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How about a ‘tropical pine’ for Christmas?

  • Photo courtesy of VOLTAIRE MOISE Araucaria pines in Hawaii are often hybrids between the Cook pine and the Norfolk pine. When grown in pots, they make ideal living Christmas trees that can later be planted in the forest, such as these at the Kona Cloud Forest Sanctuary.

Now that our Thanksgiving turkey is digested and there has been a bit of snow on Maunakea, it is time to look forward to Christmas.

Some folks are a bit slow in getting their Christmas trees up, but don’t delay since trees that are shipped in soon are best. If you wait, the cut mainland trees will dry out and can become fire hazards.

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Personally, I like living Christmas trees, and my favorites are in the Araucaria group. There are more than a dozen species.

These include the Norfolk pine, monkey puzzle pine, bunya bunya, hoop pine, Cook pine and several species from New Caledonia that are seldom seen outside this group of islands. Araucarias are not true pines but are a primitive conifers left over from hundreds of millions of years ago.

Theory has it that they were part of the tropical forests before Australia separated from New Caledonia and perhaps even South America. The common Araucaria we have in Hawaii is likely a hybrid between the Norfolk and Cook pines since trees here often have characteristics of both species.

The latter is from the Isle of Pines near New Caledonia and occurred in great abundance there. Although they were heavily harvested for their excellent wood, there is a big reforestation project going on since the trees help increase precipitation and improve watersheds. It would be ideal to reforest abandoned agricultural areas such as the pineapple fields of Lanai and Molokai, thus attracting much needed moisture. The old saying “Rain follows the forest and desert follows man” certainly seems true when we see vast areas of our islands that once were forest and now are arid grasslands.

Perhaps our tropical pines could help reverse the trend.

So what we call the Norfolk pine in Hawaii should be called the tropical Hawaiian pine since it is a hybrid between the Norfolk and Cook pines. This tree is popular in Hawaii as a cut tree because it stays fresh and green much longer than the traditional fir, spruce or pine.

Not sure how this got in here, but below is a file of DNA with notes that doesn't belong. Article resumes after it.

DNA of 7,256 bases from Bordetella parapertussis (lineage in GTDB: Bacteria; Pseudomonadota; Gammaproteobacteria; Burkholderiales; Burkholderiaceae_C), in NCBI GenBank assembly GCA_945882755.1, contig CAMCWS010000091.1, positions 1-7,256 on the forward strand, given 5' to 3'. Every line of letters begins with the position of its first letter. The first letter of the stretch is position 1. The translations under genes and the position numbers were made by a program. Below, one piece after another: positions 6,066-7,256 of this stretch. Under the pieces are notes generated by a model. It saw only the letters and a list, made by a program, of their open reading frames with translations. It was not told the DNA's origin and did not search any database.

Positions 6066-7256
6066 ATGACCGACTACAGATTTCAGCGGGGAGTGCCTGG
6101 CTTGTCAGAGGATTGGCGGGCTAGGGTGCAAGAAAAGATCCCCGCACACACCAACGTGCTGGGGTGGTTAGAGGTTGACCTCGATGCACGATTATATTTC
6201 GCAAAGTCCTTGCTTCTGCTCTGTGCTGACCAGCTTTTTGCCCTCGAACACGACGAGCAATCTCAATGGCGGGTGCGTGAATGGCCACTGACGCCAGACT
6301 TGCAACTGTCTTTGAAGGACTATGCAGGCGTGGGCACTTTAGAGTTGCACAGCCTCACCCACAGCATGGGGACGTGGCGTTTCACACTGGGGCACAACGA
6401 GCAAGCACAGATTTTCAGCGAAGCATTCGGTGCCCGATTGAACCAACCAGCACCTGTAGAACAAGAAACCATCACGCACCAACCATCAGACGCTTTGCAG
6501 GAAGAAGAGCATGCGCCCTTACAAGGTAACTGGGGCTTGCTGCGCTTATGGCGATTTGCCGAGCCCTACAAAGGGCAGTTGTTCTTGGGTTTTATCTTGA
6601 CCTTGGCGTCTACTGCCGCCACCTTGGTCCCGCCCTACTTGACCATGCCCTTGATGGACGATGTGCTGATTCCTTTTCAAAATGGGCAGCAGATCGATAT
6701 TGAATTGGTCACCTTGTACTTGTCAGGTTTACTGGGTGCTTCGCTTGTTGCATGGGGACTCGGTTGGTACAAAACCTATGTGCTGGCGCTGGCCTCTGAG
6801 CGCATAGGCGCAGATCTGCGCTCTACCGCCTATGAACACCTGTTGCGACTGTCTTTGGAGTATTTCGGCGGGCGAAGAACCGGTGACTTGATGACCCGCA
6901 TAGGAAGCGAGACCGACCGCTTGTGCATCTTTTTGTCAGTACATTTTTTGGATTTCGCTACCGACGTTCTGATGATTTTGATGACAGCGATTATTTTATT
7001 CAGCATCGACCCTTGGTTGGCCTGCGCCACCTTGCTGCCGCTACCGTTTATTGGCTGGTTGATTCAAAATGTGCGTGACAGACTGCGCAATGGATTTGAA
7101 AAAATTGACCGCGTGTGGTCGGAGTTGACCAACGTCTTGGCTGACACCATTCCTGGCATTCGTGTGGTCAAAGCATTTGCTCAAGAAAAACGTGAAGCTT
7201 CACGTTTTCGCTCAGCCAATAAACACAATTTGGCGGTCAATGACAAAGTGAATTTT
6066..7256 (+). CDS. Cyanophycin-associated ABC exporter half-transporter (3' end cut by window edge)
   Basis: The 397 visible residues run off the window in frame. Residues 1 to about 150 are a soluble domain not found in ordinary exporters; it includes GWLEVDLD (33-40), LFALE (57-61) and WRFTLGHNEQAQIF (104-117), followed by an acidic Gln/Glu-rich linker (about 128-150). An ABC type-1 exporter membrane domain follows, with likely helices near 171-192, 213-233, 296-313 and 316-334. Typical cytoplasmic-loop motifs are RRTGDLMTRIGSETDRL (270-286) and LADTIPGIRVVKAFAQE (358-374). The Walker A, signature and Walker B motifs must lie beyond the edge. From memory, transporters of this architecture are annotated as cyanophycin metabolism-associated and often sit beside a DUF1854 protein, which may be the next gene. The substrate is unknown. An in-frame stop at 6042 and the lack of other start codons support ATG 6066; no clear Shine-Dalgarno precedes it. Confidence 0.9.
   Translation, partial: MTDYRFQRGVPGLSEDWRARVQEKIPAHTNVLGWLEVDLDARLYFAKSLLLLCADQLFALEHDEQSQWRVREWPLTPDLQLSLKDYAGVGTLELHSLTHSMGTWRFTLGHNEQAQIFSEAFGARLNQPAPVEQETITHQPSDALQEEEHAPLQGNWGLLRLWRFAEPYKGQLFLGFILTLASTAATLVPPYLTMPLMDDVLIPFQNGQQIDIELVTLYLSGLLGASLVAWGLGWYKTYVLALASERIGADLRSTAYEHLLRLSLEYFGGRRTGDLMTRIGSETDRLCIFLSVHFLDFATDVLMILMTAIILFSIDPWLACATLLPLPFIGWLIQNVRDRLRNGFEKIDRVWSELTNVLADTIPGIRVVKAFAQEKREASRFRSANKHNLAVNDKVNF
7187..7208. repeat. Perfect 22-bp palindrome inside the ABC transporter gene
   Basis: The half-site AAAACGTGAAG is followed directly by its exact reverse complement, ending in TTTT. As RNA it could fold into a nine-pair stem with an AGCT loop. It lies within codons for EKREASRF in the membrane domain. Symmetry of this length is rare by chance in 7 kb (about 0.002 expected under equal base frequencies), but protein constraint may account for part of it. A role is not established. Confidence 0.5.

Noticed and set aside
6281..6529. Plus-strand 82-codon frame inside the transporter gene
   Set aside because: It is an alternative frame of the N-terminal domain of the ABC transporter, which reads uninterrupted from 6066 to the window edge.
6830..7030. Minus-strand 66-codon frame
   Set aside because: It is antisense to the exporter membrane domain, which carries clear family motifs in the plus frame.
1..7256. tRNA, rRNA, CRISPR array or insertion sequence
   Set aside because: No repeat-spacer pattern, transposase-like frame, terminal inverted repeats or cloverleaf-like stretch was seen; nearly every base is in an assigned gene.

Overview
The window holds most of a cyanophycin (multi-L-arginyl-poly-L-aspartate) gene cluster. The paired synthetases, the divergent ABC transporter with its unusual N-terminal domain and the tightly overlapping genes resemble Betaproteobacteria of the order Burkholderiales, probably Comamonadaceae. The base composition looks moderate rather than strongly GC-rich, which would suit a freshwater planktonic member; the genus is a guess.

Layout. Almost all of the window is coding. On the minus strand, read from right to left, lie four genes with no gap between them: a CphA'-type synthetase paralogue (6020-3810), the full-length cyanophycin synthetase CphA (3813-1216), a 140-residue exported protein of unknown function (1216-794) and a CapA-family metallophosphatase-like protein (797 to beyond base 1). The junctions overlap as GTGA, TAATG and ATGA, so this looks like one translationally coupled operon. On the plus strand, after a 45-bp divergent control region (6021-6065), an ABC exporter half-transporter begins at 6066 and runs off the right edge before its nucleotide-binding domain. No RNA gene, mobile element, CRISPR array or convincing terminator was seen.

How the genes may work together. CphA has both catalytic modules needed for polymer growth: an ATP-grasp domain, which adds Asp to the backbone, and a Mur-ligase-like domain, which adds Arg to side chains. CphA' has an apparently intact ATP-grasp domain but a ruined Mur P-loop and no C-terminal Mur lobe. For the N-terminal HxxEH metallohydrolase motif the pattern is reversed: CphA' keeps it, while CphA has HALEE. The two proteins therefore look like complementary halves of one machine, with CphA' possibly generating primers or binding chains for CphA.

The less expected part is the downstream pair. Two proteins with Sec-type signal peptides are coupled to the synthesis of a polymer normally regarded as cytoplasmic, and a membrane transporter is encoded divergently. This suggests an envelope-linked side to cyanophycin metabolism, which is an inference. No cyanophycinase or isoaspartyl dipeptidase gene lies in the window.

In Hawaii some folks just don’t have the heart to cut the trees, so they are available as living Christmas trees grown in containers. Prices are quite reasonable, especially since the tree can be used year after year. The trees are attractive used as an interior container specimen or planted outdoors.

In decorating the Norfolk pine, it is important to keep adornment simple since the tree itself is so ornamental. Through the years, we have planted hundreds of tropical Hawaiian pines at the Kona Cloud Forest Sanctuary in Kaloko Mauka. Those planted in the early 1980s are now taller than 50 feet high, so give the trees plenty of room if you decide to plant them in your garden. If you don’t have space in your garden you can plant it at the sanctuary. Call 325-6440 for details.

Other cut trees on the market this year are the firs, Mexican or Portuguese cypress, Monterey pine and spruce.

Each of the common types of Christmas trees available has its advantages that should be weighed. However, if you wait too long, remember the trees remaining might be a bit over the hill since they were probably cut quite some time ago. Exceptions are the trees grown at island tree farms.

Imported trees have some disadvantages to consider. They tend to lose their needles quickly. And one of the most common of the spruces, the white spruce, has a strong odor that is objectionable to some people. Firs, especially the noble firs, have rich green coloring and they generally hold needles much better than spruce trees.

Freshness is very important in selecting a cut tree. Don’t buy any tree that has browned needles. A discolored tree is beginning to dry out. Many people wait until the last minute to buy a Christmas tree so it will have a good appearance on Christmas Day and through the remaining holidays. Actually, just the opposite might be true.

Trees kept at stores or on lots might not be kept under ideal cool conditions. It is better to buy from early shipments and place the tree in a bucket of water in the garage or storeroom. It will keep better than on the lot and you will probably have a better selection if you buy early.

If you decide to cut your own tree, a few Christmas tree farms are located on our island. Monterey pines and Portuguese or Mexican cypress are fresh, attractive and have a piney fragrance. Selecting locally-grown trees also helps keep dollars in Hawaii.

Cut trees can be kept longer if a little soluble fertilizer is added to the water in which the tree stands. Don’t overdo it or the tree will dry out even faster than if you had used no fertilizer.

Several nurseries and garden centers on the Big Island are carrying Norfolk pine, Monterey pine, Mexican cypress, spruce, and others as living Christmas trees. Some are miniatures already decorated. These can be planted in the garden in mauka areas.

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Fir, spruce and some pines require cold weather found above 6,000 feet. Mexican cypress and Monterey pine will do well and look best at 3,000- to 6,000-foot elevation. Araucarias, being mostly tropical, grow well below 4,000 feet. The exceptions would be with species, such as the monkey puzzle pine, that come from cold climates of South America. This tree from Chile has been grown as far north as British Columbia along the west coast.

Araucarias do not have a pine scent, so if you miss the piney fragrance check out local stores and garden shops that sell mainland pines. They will often have cut branches available at little cost to incorporate into your Christmas scene.